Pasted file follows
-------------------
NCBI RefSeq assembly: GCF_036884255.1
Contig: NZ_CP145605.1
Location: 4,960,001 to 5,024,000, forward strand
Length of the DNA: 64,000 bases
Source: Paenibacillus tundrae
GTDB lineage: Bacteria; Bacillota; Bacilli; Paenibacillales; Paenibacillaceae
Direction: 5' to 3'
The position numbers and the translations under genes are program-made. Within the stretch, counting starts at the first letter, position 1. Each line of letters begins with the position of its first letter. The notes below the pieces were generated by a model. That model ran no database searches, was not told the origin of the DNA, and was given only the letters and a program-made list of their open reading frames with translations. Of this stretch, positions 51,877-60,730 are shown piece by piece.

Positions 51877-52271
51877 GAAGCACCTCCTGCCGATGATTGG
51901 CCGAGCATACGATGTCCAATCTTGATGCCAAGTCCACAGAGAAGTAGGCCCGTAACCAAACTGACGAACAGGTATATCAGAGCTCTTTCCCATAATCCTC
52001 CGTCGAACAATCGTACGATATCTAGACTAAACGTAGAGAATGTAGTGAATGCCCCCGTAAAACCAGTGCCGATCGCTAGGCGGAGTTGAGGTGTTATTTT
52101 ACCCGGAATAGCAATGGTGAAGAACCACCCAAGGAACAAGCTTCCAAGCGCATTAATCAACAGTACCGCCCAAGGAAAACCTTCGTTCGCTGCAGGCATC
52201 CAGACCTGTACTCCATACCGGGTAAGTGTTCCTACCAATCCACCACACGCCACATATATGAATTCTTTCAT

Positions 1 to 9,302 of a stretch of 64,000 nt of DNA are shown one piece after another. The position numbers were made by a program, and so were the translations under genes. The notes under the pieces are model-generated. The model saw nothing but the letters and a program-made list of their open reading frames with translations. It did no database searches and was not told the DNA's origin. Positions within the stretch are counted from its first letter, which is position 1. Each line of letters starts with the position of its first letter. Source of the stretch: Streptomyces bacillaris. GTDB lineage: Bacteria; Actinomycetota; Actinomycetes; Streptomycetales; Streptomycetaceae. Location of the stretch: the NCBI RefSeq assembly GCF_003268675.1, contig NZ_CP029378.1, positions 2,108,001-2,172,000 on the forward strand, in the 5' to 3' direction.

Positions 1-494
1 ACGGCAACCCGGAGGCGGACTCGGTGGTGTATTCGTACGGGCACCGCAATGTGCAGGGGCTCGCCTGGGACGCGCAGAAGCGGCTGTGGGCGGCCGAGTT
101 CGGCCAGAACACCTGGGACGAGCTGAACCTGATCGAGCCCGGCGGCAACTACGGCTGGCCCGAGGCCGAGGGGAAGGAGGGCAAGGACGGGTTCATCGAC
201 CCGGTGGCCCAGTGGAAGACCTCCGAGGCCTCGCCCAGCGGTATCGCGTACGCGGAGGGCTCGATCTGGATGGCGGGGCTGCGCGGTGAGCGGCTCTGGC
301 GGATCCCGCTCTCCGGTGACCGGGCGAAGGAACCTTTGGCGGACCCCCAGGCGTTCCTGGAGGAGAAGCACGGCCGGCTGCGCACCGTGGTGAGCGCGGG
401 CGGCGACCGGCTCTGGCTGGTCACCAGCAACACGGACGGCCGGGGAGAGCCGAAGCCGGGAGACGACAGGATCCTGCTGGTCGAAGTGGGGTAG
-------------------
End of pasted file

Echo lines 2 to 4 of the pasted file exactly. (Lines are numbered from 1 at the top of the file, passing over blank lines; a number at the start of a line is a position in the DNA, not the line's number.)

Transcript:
Contig: NZ_CP145605.1
Location: 4,960,001 to 5,024,000, forward strand
Length of the DNA: 64,000 bases